What brought her to Reed was a passion for education. “The enthusiasm that students have about life makes a huge difference in your life,” she said in an article for Reed Magazine. As Reactor Director, Dr. Krahenbuhl was— and still is— liked by her students and coworkers. Despite the NRC’s investigation and her departure from Reed, one source who works within the reactor said Reactor Operators’ sentiment towards her is still relatively positive.

As the Director of the Reed Research Reactor, Dr. Krahenbuhl’s responsibilities included managing the reactor and keeping it in compliance with regulation, overseeing student research, and communicating with the NRC— responsibilities which, according to the NRC’s investigations, she failed to fulfill.

During the time of the incidents under NRC scrutiny, Dr. Krahenbuhl was saddled with even more responsibilities than those of a normal Reactor Director. In a newsletter article for the TRTR reflecting on the incident, she wrote, “During the problematic spring of 2015, I was running the Reed Research Reactor without a Reactor Operations Manager (ROM). (During this same time period, I also was attempting to care for an ailing parent out of state.) My very capable ROM had been hired by another program and no qualified replacements who applied were willing to accept the salary offered.”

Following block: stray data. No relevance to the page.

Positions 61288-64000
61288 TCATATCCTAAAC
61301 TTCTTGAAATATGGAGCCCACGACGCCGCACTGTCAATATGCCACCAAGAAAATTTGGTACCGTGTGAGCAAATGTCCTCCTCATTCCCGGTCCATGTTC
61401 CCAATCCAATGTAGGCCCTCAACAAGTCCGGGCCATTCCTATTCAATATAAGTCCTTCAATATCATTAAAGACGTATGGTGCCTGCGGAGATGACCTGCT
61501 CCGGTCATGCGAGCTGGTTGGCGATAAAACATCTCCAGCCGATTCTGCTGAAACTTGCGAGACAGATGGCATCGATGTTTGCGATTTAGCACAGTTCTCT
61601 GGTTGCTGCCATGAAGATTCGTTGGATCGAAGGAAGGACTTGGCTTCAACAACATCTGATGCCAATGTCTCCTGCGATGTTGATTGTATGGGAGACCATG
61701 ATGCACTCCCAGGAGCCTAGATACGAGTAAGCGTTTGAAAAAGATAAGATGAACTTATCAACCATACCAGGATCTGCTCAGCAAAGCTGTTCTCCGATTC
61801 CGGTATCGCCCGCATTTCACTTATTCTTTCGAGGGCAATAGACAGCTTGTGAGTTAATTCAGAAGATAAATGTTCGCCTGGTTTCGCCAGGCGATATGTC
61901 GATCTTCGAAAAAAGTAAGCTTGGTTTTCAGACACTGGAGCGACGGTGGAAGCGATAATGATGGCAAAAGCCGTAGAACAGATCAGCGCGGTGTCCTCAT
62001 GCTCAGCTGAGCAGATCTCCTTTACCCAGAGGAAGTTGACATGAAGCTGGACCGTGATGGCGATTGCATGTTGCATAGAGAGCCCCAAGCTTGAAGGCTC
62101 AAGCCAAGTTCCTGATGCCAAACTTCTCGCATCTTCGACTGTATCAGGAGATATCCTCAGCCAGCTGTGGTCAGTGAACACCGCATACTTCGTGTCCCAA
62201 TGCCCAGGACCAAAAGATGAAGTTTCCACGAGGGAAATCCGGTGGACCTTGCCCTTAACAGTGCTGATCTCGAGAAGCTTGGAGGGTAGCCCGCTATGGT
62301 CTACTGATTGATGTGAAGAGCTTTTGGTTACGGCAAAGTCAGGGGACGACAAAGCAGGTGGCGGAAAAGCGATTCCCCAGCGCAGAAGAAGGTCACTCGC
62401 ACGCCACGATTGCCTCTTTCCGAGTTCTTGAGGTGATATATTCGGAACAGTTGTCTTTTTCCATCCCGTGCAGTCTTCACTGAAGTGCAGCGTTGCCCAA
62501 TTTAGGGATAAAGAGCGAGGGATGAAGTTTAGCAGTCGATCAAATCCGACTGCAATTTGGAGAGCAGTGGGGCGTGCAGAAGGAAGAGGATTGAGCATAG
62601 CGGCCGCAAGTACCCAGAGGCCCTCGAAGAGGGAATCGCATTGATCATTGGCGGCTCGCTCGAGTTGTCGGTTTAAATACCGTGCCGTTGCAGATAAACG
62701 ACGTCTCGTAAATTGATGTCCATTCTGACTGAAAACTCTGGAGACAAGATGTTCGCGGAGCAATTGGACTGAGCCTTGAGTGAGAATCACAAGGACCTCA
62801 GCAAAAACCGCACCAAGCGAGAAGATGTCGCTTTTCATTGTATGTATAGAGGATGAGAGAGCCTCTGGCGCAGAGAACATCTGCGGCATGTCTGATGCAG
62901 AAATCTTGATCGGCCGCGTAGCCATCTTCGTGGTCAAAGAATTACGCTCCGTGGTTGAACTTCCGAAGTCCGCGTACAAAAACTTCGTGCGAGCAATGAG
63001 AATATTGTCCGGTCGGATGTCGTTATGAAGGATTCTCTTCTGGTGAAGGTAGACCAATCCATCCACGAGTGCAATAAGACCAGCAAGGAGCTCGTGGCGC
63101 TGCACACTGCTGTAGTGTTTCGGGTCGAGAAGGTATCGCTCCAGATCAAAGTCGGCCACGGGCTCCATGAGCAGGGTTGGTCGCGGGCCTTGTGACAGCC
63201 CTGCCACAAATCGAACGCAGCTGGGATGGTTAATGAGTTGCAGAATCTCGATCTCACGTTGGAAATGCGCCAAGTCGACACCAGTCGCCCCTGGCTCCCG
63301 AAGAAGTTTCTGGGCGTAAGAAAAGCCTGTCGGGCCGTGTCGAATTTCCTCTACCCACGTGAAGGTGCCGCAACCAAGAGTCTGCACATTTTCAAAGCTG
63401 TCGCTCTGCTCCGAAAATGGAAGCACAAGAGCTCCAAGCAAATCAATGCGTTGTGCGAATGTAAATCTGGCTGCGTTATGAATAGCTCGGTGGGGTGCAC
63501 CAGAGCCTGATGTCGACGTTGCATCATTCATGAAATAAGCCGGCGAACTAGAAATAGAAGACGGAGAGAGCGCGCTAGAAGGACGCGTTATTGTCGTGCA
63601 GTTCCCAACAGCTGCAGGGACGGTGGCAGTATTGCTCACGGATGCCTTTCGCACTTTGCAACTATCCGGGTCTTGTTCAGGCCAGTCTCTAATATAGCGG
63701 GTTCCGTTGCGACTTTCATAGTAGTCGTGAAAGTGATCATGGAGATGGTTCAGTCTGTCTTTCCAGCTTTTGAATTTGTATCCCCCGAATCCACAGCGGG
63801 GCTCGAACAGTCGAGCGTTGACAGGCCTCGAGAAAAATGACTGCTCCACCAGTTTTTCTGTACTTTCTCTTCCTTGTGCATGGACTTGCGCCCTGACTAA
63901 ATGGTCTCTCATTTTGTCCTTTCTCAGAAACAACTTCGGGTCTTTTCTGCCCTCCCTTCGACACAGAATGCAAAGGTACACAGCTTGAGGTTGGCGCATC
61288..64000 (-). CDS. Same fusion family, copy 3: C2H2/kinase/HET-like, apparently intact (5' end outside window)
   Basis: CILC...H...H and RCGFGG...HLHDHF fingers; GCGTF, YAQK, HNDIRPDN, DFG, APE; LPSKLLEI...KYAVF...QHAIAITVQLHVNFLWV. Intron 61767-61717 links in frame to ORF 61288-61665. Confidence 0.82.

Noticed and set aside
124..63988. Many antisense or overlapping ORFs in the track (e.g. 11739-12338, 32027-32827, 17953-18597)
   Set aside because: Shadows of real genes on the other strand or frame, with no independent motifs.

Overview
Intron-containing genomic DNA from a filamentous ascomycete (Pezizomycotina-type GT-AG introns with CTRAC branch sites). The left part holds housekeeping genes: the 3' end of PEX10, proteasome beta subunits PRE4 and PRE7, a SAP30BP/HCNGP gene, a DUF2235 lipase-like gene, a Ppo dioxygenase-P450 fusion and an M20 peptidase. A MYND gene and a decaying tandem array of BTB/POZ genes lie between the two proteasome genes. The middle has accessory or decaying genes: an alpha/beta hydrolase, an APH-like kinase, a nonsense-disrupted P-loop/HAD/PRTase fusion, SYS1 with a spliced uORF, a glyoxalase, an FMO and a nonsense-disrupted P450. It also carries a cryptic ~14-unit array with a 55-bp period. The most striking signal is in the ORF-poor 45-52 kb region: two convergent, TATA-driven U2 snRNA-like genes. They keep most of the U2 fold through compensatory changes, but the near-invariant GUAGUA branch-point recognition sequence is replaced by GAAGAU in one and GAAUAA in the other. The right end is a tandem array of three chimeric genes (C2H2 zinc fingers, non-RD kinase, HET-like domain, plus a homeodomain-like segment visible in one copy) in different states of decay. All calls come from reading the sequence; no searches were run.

Dr. Krahenbuhl was first notified of the investigation’s conclusions in a September 2019 letter; at that time, Reed College President Audrey Bilger also received a letter which explained that the Reed Research Reactor was out of compliance with NRC regulation and that Reed College could face penalization as a result. Both Dr. Krahenbuhl and Reed College were provided multiple ways to respond to the NRC’s claims.